2011 marks the beginning of the United States’ five-year commemoration of the Civil War, and the State of Indiana has been active in preparing for and observing this significant historical event. According to the Indiana Historical Bureau’s website, “The Indiana Civil War Sesquicentennial Committee was appointed by the Indiana History Collaborative to encourage Hoosiers to commemorate the sesquicentennial of the Civil War (1861-1865), to provide online resources to help Hoosiers gain a better understanding of Indiana’s part in this most devastating conflict in the nation’s history, and to encourage communication among interested individuals, groups, and organizations.”
The sesquicentennial website itself features a wide range of materials that may be useful to students and educators, researchers, and private citizens in studying the Civil War and observing its 150th anniversary. The major categories of information include “Hoosier Voices Then” which “provides primary sources on the reactions of Indiana residents to major events” of the war through newspaper articles, letters, and journals. A second section, “Hoosier Voices Now,” includes a series of new and original historical essays written by leading Civil War historians that “explore and interpret Indiana’s participation in the Civil War and its effects on Indiana’s people.” The final two sections—“Links & Resources” and “Calendar of Events”—respectively provide users with links to related online resources and primary sources and a chronological listing of sesquicentennial observances throughout the state.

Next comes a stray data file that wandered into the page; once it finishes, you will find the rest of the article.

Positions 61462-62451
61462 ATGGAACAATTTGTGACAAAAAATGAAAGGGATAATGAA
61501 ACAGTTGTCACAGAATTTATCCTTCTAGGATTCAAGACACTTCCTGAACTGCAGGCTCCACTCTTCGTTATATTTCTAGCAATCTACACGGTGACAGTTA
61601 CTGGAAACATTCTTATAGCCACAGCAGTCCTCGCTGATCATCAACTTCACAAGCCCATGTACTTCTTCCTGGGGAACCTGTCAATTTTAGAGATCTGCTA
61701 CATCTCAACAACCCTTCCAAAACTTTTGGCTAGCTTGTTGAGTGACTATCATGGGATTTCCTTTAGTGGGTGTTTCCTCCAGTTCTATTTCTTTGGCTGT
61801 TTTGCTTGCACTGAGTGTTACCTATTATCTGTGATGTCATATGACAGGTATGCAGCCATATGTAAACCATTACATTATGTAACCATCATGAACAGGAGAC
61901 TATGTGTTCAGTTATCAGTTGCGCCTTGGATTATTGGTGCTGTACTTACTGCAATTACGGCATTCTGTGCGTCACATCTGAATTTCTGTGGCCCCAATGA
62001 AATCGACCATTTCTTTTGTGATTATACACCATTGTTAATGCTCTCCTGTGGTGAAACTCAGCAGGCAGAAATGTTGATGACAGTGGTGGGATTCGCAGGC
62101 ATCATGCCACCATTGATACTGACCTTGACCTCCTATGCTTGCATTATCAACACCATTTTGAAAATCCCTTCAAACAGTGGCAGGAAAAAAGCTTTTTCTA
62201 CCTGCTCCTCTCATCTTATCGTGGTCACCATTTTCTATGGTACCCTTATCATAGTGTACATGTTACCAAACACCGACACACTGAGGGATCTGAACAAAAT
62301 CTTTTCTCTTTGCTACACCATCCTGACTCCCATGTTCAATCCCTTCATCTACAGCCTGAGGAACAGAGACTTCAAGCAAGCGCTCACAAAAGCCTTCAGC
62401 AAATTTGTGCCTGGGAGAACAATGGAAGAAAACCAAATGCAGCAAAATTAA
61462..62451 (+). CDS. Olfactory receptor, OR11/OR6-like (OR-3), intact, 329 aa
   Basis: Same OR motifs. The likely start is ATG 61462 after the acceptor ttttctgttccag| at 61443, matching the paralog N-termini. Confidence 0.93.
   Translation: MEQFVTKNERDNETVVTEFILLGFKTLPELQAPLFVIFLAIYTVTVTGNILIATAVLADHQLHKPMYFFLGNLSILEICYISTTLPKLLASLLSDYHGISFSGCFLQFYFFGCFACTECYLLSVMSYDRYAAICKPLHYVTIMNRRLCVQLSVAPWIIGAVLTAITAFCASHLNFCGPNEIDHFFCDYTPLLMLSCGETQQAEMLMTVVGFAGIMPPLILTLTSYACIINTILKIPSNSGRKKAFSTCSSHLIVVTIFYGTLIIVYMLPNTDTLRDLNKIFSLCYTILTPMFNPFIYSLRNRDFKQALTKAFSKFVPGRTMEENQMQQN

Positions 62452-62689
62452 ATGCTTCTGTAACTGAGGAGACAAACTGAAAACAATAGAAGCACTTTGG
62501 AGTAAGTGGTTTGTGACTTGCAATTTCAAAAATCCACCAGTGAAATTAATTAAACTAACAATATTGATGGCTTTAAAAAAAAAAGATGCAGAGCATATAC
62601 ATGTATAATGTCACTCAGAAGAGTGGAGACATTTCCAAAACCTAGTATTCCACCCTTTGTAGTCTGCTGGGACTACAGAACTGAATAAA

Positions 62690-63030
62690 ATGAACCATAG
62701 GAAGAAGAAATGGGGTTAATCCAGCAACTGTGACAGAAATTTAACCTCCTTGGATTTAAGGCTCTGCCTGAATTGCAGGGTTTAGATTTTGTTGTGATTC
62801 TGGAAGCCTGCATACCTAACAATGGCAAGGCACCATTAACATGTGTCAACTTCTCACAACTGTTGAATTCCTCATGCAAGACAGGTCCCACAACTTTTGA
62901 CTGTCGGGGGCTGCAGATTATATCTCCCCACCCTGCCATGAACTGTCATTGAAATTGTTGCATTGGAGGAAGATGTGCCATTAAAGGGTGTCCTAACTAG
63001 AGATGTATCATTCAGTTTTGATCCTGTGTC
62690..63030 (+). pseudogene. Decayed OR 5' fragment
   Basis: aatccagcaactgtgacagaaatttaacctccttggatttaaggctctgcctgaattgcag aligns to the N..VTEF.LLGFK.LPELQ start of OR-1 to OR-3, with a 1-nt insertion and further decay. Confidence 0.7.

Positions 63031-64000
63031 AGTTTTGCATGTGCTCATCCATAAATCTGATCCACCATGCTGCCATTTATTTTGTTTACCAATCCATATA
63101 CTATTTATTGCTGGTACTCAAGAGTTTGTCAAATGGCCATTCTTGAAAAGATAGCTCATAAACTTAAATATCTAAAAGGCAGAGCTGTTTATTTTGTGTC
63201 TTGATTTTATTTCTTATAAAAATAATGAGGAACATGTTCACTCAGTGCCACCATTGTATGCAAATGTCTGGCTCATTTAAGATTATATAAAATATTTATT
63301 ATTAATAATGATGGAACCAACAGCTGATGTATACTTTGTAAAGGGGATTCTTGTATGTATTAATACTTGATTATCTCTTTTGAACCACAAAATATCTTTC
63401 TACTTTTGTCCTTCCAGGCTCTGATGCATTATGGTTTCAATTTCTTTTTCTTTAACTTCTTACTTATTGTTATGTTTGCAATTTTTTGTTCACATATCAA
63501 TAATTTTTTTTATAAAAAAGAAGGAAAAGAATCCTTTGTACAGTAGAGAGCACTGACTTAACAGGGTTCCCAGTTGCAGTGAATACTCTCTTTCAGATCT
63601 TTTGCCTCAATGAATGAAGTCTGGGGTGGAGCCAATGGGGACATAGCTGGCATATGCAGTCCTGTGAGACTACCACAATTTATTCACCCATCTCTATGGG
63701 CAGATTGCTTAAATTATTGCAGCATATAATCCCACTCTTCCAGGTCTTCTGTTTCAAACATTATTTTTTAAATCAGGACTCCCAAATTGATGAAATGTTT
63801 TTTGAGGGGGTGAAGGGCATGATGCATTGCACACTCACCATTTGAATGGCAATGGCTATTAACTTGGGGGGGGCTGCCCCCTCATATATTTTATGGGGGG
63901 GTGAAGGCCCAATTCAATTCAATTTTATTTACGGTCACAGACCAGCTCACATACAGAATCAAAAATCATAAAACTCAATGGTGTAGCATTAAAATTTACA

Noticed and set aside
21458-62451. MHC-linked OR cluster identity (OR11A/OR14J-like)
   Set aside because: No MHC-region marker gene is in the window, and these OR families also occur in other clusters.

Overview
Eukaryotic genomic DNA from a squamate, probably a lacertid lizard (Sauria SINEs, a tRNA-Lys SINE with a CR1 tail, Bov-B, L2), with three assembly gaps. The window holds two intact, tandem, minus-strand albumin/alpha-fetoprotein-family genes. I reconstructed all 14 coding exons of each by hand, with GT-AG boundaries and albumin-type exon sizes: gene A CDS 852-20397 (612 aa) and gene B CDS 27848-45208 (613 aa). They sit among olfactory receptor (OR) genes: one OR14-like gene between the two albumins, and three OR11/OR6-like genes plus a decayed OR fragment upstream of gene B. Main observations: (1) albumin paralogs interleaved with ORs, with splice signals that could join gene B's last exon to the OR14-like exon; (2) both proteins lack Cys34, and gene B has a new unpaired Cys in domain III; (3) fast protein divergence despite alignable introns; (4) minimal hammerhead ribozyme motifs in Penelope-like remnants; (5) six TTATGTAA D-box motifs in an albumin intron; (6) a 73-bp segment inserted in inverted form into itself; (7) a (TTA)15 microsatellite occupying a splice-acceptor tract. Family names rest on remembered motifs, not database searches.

It is worth noting that one of the core essays in the “Hoosier Voices Now” section was contributed by Dr. Thomas Rodgers, a professor in USI’s History Department. Dr. Rodgers’ essay is entitled “The Hoosier Soldier in the Civil War.” Drawing upon a number of contemporary records, Dr. Rodgers details many aspects of the life of Hoosier soldiers and sailors from enlistment and conscription to battle engagement and confinement as prisoners of war. The essay concludes, as do all of those in the “Hoosier Voices Now” section with a bibliography of additional sources.
Rice Library contains many items related to the Civil War, and in particular Indiana’s participation in the war, first-person narratives, correspondence, and primary sources. Why not check out and study one of these works as you commemorate this important event in U.S. history. A great place to start for resource ideas would be the Civil War section of the American Wars Libguide.